Photography: From Hobby to Profession

Turning Your Photography Hobby into Your Profession

Turning Your Photography Hobby into Your Profession

Are you a hobbyist photographer who wants to take the plunge and turn it into a full-time profession? That’s great! And, we are here to help make it work for you. How? By guiding you through the transition. Learn everything you need before taking the plunge, dropping your day job, and going pro!

Having photography as a hobby is certainly fun. Through it, you can capture the most beautiful moments in people’s lives and the most stunning scenes you’ll ever see. You can turn once-in-a-lifetime experiences and make them last forever. Moreover, you can use it to make some extra cash too!

Now, if you are already making a few bucks taking photos for people then how much more will you make when you go full-time, right? You have a decent camera, a laptop, your phone, and you have been taking photos for a long time now. Plus, all your friends and relatives keep telling you that you should start shooting weddings, birthdays, and other events too! So, how hard can it be, right?

Wrong.

Doing photography for the pleasure of it is entirely different from making it as a living. And, it requires so much more as well.

Decide Whether Photography is Your Hobby or Your Profession

Many new photographers start their professional journey by treating it as a hobby. And, this should never be the case. You can be a hobbyist or a pro photographer.

Turning Your Photography Hobby into Your Profession

However, you can’t be both. Now, we’re not saying you can’t have a job that you love. We are simply pointing out that going pro means making it your business – your source of income and which will cover all your monthly bills.

See, there’s a whole lot more into photography if you want to turn it into a business. For one, you won’t have the safety of your full-time job in the background. If you can’t land a job, you won’t get paid! Secondly, are you prepared for the basics of business? What is the cost of your services? Do you know how to do your taxes?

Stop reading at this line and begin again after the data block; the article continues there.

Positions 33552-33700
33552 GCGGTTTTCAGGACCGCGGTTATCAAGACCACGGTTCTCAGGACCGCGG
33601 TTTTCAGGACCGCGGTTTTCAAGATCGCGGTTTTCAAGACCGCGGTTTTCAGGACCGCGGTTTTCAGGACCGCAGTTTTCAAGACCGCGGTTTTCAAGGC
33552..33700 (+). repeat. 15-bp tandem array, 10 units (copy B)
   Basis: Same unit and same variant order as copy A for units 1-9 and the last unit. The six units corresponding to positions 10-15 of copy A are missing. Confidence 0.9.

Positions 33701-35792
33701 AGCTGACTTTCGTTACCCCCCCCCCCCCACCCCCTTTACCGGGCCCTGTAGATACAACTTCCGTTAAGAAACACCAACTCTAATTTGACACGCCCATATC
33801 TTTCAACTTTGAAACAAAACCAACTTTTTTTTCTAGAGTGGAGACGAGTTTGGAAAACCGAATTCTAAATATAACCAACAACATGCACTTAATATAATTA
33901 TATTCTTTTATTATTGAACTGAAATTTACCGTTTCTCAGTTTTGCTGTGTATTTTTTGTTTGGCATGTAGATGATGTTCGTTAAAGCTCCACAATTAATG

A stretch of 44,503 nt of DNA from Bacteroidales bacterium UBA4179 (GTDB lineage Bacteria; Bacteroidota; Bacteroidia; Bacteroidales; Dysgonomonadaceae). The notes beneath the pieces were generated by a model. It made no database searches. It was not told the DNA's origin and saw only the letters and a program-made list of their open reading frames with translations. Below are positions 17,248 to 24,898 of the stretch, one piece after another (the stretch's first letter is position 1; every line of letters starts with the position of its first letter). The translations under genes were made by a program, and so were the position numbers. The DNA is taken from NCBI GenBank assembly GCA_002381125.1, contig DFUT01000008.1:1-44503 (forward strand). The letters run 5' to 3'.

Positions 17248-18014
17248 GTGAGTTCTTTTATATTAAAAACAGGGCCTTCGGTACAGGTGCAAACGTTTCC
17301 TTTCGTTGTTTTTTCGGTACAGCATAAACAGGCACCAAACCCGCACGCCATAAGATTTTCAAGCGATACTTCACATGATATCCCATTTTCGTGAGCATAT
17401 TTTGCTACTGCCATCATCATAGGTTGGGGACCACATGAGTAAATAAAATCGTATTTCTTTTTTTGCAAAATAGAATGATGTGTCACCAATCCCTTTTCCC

Another thing to consider is that you will be entering the market as a newbie, making you inexperienced – even if you have been taking photos for a while now. So, this will make you easy prey for people who want the most out of their photographers for the cheapest cost. Now, how will you handle this?

Finally, you might think that doing photography full-time will only involve taking pictures, maybe some travel, and attending parties. But, this can’t be further away from reality. Being a professional photographer entails the following:

  • Technical upkeep
  • Networking
  • Marketing
  • Print orders
  • Handling your social media
  • Bookkeeping and taxes
  • Communicating with your clients
  • Designing albums​​​​​​

All these take about 60% of your time. You will be spending around 28.4% of your time editing photos in front of your computer and your remaining time, about 12.2%, will be on taking pictures. This is according to The Secret Life of Wedding Photographers”.

Taking the Final Leap

Turning Your Photography Hobby into Your Profession

Now that you understand how not-so-easy it is to make the final leap of becoming a hobbyist to a professional, here are some tips to get you started on the right path:

  • Focus on the end product and the services you provide and ask for a considerable amount for you and your client. Remember, you will be asking people for their money. So, you need to believe in the price you are offering.
  • To guide you with the price, it is wise if you charge enough to cover your time, operating expenses, cost of service, taxes, and still have enough left to make a profit.
  • Clients will not come to you simply based on the quality of your photos. So, do your homework and understand how the market, sales, and managing relationships work. This is important if you want to generate leads, clients, and potential customers for your business. In addition, you also have to learn managing your customer relationships properly to make sure you get referrals, positive exposure, and encourage repeat business transactions.
  • Find your niche and be clear about your area of specialization. Do you want to be a wedding photographer, portrait specialist, or a sports photographer? A set genre helps you create your brand and it will help potential clients find you faster.
  • Build your portfolio and start working on photos that fully reflects your talent and the style of shoots you want to be doing.